During the pandemic outpatient facilities rose in popularity and now they’re receiving higher patient satisfaction scores than hospitals. A new survey by The Leapfrog Group of patients at hospitals and ambulatory surgical centers suggests that while patients are satisfied on several levels, safety issues remain a significant concern, especially when children are being treated. CEO, Leah Binder, told Healthcare Dive, “We are worried about signs of patient safety problems, particularly in pediatric units, where parents appear hesitant to raise concerns about mistakes. We also see issues with communication that can lead to patient harm.” 

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Healthcare provider stories you may have missed – September 20201

Healthcare provider stories you may have missed – June 2021

All eyes are on the Supreme Court as we await a decision on the latest challenge to the Affordable Care Act. The key issue this time is whether a 2017 decision by Congress to remove the financial penalty for not buying health insurance — the individual mandate — also eliminated the legal underpinnings that led the court to uphold the law previously. But despite the pending landmark ruling, President Biden and the new Centers for Medicare & Medicaid Services Administrator, Chiquita Brooks-LaSure, have said they want to expand Obamacare.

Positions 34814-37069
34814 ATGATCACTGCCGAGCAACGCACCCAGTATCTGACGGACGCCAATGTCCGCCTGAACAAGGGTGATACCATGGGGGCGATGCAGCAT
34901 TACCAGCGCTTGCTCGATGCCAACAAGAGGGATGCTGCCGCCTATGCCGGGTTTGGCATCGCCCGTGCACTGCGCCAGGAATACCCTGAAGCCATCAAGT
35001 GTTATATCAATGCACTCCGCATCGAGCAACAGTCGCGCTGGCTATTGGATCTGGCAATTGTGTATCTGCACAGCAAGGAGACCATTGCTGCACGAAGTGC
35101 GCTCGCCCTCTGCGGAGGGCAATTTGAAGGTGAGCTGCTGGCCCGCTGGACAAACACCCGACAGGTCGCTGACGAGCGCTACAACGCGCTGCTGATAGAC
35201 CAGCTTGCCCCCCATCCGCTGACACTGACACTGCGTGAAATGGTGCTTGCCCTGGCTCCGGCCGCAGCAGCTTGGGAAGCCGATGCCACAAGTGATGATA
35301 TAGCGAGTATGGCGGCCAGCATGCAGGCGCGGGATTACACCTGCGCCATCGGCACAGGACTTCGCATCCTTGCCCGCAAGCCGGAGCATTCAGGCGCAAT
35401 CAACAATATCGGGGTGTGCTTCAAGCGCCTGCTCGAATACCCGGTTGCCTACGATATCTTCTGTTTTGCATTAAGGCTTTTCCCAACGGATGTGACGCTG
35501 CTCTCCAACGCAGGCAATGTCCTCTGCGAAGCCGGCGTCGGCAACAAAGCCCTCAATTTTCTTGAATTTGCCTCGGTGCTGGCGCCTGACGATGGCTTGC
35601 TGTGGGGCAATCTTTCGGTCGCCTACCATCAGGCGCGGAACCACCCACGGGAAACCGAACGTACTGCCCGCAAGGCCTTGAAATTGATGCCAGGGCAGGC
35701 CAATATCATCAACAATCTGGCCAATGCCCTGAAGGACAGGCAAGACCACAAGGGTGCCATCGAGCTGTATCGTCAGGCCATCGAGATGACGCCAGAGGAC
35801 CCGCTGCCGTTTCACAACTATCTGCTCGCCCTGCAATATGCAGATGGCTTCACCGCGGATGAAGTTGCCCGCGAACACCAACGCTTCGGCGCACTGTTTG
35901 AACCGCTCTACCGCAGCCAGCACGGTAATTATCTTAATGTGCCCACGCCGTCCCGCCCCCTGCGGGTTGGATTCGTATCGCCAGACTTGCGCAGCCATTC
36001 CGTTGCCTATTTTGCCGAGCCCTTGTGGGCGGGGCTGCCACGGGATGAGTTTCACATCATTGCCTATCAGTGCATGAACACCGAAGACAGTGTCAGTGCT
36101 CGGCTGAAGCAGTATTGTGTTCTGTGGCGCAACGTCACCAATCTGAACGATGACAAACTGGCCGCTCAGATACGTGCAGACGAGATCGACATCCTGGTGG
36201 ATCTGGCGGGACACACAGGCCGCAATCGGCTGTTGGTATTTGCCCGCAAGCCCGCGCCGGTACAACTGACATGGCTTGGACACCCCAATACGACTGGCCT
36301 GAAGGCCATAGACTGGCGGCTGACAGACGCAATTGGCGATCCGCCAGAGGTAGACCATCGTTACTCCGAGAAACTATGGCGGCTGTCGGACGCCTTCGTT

In one of her first interviews since confirmation, Brooks-LaSure laid out her plans to broaden the Affordable Care Act saying, “I believe that most people who are not enrolled want coverage but may not understand it’s available or how to get it.” Brooks-LaSure also suggested the administration would support efforts in Congress to ensure coverage for the millions of Americans in the so-called Medicaid gap.

On the private payer side, UnitedHealthcare announced a controversial new policy intended to crack down on emergency department visits and costs. Starting July 1, UnitedHealthcare will evaluate ER claims using several factors to determine if the visit was truly an emergency for its fully insured commercial members across many states. If the insurer finds the visit was a non-emergency, the visit will be “subject to no coverage or limited coverage.” No doubt misuse of the nation’s emergency departments for minor ailments is a costly issue for the healthcare industry. But is this policy in compliance with federal law? How much will it be enforced? And will this discourage patients from seeking care for actual emergencies? Answers to these questions will be the true measure of how well this policy performs.